6. Impacts of commodity price volatility – exchange rate effects
Volatile commodity prices can have dramatic impacts on a country’s exchange rate, driving the value of its currency higher when commodity prices are rising and driving it lower when they weaken. Capital inflows and outflows can further magnify this effect. For example, foreign direct investment in resource projects will place additional upwards pressure on a country’s currency.
The graph below shows the relationship between the Zambian kwacha and the price of copper (Zambia’s biggest export).
Note: Values of the kwacha prior to 2015 have been adjusted by the differential rates of inflation in Zambia and the US using annual data for consumer price inflation.
These currency shifts reflect an underlying economic reality. This is that the economic wealth of the country hosting the resource has increased, something which should in time be reflected in higher wages and higher standards of living. However, the speed with which these effects arise can be distorting to the local economy and have undesirable side-effects. As such, they sometimes require management.
The immediate effect of a strengthening currency is to make imported goods suddenly cheaper and thus to encourage importing. This may be a problem when the imported goods are investment goods but is more problematic (and less sustainable) if the surge in buying is focused on consumer goods such as luxury items.
There are also structural challenges posed by currency strength resulting from windfall commodity gains. An increase in a country’s currency increases the foreign currency costs (commonly US dollar costs) of all companies producing internationally traded goods, some of which will not have the benefit of product price increases and which will accordingly see their international competiveness reduced and their margins squeezed.
This is commonly called the Dutch Disease, after the rapid escalation in the currency of the Netherlands which took place in the wake of the discovery of the Groningen gas fields in 1959.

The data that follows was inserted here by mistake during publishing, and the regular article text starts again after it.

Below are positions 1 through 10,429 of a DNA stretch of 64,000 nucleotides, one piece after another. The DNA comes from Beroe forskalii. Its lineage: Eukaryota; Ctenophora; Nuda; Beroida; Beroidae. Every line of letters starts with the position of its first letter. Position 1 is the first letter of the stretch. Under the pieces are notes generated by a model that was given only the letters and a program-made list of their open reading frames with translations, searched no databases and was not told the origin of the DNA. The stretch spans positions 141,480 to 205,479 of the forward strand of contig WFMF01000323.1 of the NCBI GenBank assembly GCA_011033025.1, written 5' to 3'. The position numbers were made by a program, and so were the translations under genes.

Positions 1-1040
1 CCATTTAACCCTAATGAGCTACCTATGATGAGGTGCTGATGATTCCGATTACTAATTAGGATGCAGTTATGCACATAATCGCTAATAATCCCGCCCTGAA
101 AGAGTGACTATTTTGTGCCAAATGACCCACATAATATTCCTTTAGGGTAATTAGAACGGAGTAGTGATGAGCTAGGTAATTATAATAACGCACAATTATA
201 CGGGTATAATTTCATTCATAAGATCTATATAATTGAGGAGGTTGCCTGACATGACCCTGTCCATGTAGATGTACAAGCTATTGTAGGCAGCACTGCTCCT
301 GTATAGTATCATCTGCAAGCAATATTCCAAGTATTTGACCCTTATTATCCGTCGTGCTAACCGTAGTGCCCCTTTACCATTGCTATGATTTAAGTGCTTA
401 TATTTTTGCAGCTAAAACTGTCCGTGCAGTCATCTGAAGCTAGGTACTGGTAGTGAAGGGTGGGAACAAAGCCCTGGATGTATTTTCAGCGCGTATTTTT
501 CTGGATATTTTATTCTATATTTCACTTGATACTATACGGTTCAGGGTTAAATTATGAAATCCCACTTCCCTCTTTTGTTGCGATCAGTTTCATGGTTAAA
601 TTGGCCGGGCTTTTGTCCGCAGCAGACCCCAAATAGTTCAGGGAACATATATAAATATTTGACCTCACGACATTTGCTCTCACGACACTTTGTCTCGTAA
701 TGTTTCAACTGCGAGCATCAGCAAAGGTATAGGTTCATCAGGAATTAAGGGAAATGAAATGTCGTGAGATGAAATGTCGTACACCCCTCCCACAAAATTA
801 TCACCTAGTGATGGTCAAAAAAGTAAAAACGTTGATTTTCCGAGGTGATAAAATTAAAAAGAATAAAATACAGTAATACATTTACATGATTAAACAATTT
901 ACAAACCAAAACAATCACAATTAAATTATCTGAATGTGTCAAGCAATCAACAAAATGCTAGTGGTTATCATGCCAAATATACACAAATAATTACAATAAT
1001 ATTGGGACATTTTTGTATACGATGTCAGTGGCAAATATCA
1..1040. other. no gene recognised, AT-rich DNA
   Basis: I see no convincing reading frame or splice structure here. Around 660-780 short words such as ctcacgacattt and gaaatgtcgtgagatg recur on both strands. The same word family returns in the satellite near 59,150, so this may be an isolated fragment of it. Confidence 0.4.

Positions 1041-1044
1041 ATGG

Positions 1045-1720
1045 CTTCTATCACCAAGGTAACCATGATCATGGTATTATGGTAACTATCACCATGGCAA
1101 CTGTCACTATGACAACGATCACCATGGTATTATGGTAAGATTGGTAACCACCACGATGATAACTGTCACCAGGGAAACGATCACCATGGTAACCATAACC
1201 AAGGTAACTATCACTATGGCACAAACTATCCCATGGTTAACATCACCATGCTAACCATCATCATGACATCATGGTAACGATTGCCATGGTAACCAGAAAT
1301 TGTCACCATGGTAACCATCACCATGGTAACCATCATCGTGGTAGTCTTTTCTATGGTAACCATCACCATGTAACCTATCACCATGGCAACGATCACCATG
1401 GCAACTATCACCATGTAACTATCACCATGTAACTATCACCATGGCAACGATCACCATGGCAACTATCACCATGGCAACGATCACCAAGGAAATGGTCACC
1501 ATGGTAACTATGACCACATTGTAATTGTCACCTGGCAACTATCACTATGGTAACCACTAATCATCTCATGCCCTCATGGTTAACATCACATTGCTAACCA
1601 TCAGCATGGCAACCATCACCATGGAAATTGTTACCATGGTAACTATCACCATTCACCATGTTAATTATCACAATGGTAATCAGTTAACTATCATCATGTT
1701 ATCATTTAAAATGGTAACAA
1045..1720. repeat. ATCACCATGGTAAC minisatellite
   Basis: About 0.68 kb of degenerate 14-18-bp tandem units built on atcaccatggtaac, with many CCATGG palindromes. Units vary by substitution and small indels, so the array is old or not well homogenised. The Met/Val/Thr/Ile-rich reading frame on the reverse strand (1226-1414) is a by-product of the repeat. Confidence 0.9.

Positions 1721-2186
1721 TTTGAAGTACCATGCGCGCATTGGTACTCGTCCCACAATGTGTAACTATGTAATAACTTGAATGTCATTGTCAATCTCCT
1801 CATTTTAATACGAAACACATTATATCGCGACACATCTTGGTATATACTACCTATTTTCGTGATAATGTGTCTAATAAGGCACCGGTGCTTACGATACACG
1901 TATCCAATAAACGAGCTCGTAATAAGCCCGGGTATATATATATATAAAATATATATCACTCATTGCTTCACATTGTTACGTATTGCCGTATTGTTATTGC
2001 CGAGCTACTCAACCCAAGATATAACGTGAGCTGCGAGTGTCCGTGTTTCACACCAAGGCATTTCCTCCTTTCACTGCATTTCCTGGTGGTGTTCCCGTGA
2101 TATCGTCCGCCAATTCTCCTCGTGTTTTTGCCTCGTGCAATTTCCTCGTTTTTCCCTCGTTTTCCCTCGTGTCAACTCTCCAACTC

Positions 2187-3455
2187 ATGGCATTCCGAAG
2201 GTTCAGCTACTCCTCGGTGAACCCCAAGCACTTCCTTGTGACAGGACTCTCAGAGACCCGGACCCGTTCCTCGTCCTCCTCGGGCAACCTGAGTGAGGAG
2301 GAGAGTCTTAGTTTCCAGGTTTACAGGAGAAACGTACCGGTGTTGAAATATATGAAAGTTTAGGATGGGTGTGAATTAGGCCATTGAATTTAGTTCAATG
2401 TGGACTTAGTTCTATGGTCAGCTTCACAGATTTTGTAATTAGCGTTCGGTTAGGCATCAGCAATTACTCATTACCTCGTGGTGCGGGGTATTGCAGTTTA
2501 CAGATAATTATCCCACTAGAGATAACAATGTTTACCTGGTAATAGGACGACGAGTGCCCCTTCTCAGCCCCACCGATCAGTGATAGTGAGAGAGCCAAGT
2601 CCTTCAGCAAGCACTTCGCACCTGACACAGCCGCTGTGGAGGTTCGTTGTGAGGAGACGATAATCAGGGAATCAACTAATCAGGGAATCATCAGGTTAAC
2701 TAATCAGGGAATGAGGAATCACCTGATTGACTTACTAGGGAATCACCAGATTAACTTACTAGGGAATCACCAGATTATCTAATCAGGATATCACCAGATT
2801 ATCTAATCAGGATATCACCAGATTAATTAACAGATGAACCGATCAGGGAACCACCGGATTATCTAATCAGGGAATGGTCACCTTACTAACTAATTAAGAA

Subject to the scale of exchange rate increases and the likely consequential damage to the overall economy, it can make sense for governments to seek to neutralise the effects of rapid currency appreciation by directing part of the revenues from the mining sector into overseas investments. These capital outflows will put immediate downwards pressure on the local currency. At the same time the accumulation of investments offshore will provide the government with a stock of assets which it can use to support its economy and its public spending when commodity prices are weaker. Such schemes are generally referred to as stabilisation funds.
Several mining countries, including Canada, Chile, Ghana and Papua New Guinea have adopted stabilisation funds. Often such funds take the form of Sovereign Wealth Funds (SWFs). Strong discipline is required to operate such funds effectively and the performance of the funds has been mixed. However, the principle behind them is a sound one and they are an explicit acknowledgement of the special nature of mineral resources and of their associated economics. As discussed in the previous section, there is logic in using a large part of the rent arising from the exploitation of mineral resource production to build up a stock of investments for future generations. The question of what is an appropriate balance in these investments between domestic and overseas investments will vary from country to country.